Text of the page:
A simple ecological principle that applies as well to building as it does to everyday life is to source locally. Unfortunately it’s not easy to follow in our topsy-turvy world where it’s cheaper to source almost everything – food, clothes, building materials – from the other side of the world than from our own back yard.
This idea was important to the architects of the Arts and Crafts movement whose interest in vernacular buildings and traditional methods of construction inevitably turned their gaze towards the local materials that had shaped these methods. Like many eco-builders today, they wanted both to challenge the values of mass house-building and to reclaim the quality and character of site-sensitive construction.
Although I’m keen to follow this principle too for both ecological and aesthetic reasons it’s a bit difficult to realise in the middle of south London where I cannot nip down to the local wood, quarry or kiln. Nonetheless I have a large pile of thick logs from a diseased and subsequently felled sycamore that grew at the front of the site plus a single three metre long log pruned from a mulberry tree on my allotment. So I can make a symbolic gesture towards the principle of local sourcing, even if most of my materials will come from a little further afield.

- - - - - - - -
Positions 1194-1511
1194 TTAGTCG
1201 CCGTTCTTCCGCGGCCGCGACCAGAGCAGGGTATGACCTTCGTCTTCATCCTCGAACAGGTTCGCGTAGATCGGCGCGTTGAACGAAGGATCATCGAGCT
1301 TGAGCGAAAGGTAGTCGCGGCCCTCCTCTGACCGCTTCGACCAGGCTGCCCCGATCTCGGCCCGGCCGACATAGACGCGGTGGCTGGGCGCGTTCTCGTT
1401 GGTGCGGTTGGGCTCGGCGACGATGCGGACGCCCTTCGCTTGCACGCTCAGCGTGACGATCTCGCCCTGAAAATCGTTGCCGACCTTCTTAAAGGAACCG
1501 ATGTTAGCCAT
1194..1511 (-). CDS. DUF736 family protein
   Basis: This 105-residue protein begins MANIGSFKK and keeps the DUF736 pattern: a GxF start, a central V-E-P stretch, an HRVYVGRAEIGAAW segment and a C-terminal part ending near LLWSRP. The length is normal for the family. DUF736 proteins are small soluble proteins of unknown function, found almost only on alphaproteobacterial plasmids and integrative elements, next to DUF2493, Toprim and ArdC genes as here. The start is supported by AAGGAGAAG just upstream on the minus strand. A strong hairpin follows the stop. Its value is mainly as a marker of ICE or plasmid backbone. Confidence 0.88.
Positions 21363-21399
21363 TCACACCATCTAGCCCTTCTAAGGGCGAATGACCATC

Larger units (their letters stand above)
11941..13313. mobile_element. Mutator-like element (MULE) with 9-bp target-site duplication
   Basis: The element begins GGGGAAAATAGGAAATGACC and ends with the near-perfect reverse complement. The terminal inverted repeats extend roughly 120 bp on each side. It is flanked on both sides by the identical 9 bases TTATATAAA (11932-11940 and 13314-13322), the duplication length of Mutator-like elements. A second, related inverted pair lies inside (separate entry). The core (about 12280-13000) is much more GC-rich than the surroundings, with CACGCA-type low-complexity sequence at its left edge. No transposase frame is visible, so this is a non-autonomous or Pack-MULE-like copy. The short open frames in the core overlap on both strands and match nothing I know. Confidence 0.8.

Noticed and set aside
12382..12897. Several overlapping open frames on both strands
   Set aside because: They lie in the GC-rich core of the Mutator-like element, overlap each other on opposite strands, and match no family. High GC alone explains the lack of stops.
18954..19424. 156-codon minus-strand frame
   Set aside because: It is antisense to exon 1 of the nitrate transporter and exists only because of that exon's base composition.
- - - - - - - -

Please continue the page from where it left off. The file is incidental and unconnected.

Sycamore and mulberry are both attractive hardwoods. The latter is very rare so I am hoping to use it as a veneer for a prominent wall. The sycamore is destined to become bookshelves in our double-height library. But that’s all a long way off. First the wood has to be cut and dried, so it’s time to load it all into the back of a van and drive it to a wood yard located just off the A13 near the entrance to the Blackwall Tunnel.
I meet Danny, the woodsman who runs Citywood Services, who promptly gets into his Landrover and asks me to follow him deeper into the urban forest, like Hansel following the Sandman. We eventually emerge at an old, deserted dry dock filled with rubbish. Here, as storm clouds build above us, the great toothed beast that we had been hunting appears in the gloom: a giant milling machine that can turn logs into one inch planks.
We load the logs one-by-one onto the machine and Danny runs them through with the enormous sliding, circulating saw. The planks soon start piling up, the sycamore revealing the dark blooms of the fungal infection that killed it. The patterns are striking, reminding me of highly-prized Dutch tulips, their petals shot through with the dazzling work of a hidden fungus.
We finished the job just as the rain begins to fall and I followed Danny out of the forest and back onto the broad concrete highways of London Docklands. I waved good-bye and was soon back in the deep south where I unloaded our planks and stacked them carefully in our narrow but well-ventilated garage. It will be at least a year before they will be ready to use – one year of drying for every inch thickness, plus a bit, is the rule of thumb – so for now all I can do is admire the patterns, dream up schemes for how best to use them and breathe in the thick, musty smell of drying timber.